Romanesque architecture and art

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Romanesque architecture and art,

the artistic style that prevailed throughout Europe from the 10th to the mid-12th cent., although it persisted until considerably later in certain areas. The term Romanesque points to the principal source of the style, the buildings of the Roman Empire. In addition to classical elements, however, Romanesque architecture incorporates components of Byzantine and Eastern origin.

Romanesque Architecture

The specific character of the Romanesque style can be understood only in the light of the development of early medieval architecture in the West, notably its Carolingian and Ottonian phases. Certain of the most characteristic features of Romanesque structures—the massive west facade crowned by a tower or by twin towers, the complex design of the eastern part housing the sanctuary, the rhythmic alternation of piers and columns in the nave—represent only the advanced stages in a lengthy and complex formal evolution marked by considerable trial and error.

The development of Romanesque architecture owes much to the primacy accorded to vaulting. Masonry vaulting (see vaultvault,
ceiling over a room, formed in any one of a variety of curved shapes. Nature of Vaults

A vault is generally composed of separate units of material, such as bricks, tiles, or blocks of stone, so shaped or cut that when assembled they form a tightly wedged and
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) since the beginning of Christian architecture had been confined to buildings of relatively small scale and to crypts. Large basilican structures, in a continuation of a tradition inaugurated by the early Christian basilicabasilica
, large building erected by the Romans for transacting business and disposing of legal matters. Rectangular in form with a roofed hall, the building usually contained an interior colonnade, with an apse at one end or at each end.
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, were topped by wooden roofs. Romanesque churches, on the other hand, with notable exceptions in Normandy and Italy, sustained massive barrel vaults, making mandatory the reinforcement of load-bearing walls in order to parry the lateral outward thrust. The frequent presence of galleries above the aisles, sometimes with half-barrel vaults, is in all probability rooted in structural considerations connected with the problem of abutment. The limitation of wall openings to a minimum, related to the same concern, contributed to the sober yet somberly impressive character of the light.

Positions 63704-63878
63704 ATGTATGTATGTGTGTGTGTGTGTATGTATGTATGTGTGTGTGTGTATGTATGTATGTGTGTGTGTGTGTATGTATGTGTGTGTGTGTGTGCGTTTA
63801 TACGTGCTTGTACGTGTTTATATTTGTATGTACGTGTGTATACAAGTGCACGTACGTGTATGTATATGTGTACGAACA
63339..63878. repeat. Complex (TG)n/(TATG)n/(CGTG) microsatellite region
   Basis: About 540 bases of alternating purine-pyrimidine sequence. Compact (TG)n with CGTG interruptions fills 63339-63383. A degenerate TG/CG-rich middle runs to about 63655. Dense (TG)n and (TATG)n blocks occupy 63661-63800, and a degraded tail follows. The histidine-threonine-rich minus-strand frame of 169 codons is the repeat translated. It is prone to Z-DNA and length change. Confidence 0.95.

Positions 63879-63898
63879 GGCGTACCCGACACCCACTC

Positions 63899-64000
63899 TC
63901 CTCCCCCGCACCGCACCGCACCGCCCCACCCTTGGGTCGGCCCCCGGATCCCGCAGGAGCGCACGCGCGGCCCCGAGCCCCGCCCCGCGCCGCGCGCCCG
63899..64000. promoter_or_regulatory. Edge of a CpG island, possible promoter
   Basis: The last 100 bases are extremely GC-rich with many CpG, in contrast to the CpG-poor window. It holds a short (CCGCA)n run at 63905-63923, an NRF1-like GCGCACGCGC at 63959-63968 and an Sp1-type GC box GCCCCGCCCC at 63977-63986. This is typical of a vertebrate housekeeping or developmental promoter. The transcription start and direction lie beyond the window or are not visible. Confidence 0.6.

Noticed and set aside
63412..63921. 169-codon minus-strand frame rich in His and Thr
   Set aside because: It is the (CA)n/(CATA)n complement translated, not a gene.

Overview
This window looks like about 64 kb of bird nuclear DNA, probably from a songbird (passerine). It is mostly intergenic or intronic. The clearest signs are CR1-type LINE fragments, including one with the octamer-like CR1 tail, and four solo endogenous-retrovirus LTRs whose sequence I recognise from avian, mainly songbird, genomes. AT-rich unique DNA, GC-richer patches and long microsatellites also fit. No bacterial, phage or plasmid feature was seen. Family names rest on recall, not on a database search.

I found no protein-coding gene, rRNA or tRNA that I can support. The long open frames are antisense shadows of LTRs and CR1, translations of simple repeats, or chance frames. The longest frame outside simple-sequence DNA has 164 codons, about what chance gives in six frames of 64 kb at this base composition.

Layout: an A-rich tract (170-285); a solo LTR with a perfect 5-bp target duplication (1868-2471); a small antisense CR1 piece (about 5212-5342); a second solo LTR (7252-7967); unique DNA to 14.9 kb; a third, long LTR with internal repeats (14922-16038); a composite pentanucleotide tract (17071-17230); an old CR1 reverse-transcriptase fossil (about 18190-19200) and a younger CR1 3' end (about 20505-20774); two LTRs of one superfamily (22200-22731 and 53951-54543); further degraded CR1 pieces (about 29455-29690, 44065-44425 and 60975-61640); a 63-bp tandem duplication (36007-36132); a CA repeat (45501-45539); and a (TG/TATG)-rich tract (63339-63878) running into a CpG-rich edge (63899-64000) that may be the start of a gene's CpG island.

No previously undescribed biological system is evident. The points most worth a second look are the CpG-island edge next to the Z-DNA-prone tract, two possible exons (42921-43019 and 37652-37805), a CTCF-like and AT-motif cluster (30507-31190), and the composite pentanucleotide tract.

The major share of architectural activity was sponsored by the great monastic communities. The Cluniac order, at the peak of its power, played a primary role in the patronage of construction. Thus a number of significant Cluniac churches connected with great 12th-century pilgrimages—St. Martin in Tours, St. Sernin in Toulouse, and Santiago de Compostela in Spain—show great similarity in plan and overall design. This sameness is especially notable in the presence of spacious ambulatories with radiating chapels designed to facilitate the pilgrims' access to the precious relics. The design of the third church of Cluny, dedicated in 1095, is reflected in a number of Burgundian churches. The basilica of San Marco in Venice and other Byzantine structures help to account for the presence of domed vaulting in a group of churches in French Aquitaine. German Romanesque architecture on the other hand remained strongly tied to the heritage of Ottonian artOttonian art
, art produced (c.900–1050) in the East Frankish kingdom of Germany known, after the emperors Otto (936–1002), as the Ottonian kingdom. Influenced by Byzantine and Carolingian forms, Ottonian basilicas, such as St.
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The following structures are noted works of Romanesque architecture: France—the abbey churches of St. Madeleine Vézelay (c.1090–1130) and Paray-le-Monial (early 12th cent.); Germany—the Cathedral of Speyer, dedicated in 1060, but largely reconstructed after 1082, and the Church of St. Mary on the Capitol in Cologne (1049); Italy—the cathedral (1063–92) and baptistery (1153) in Pisa, the Church of San Miniato al Monte (c.1070) in Florence, and the Cathedral of Monreale in Sicily (1174). From the last third of the 12th cent. certain features of the churches in N France and in England began to point toward the development of the Gothic (see Norman architectureNorman architecture,
term applied to the buildings erected by the Normans in all lands that fell under their dominion. It is used not only in England and N France, but also in S Italy (Apulia) and in Sicily.
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). Similarly, architecture in the Ile-de-France, particularly the ambulatory (1140) of the abbey of St. Denis, reveals such an advance in unified design and construction as to be considered the first monument of Gothic architecture.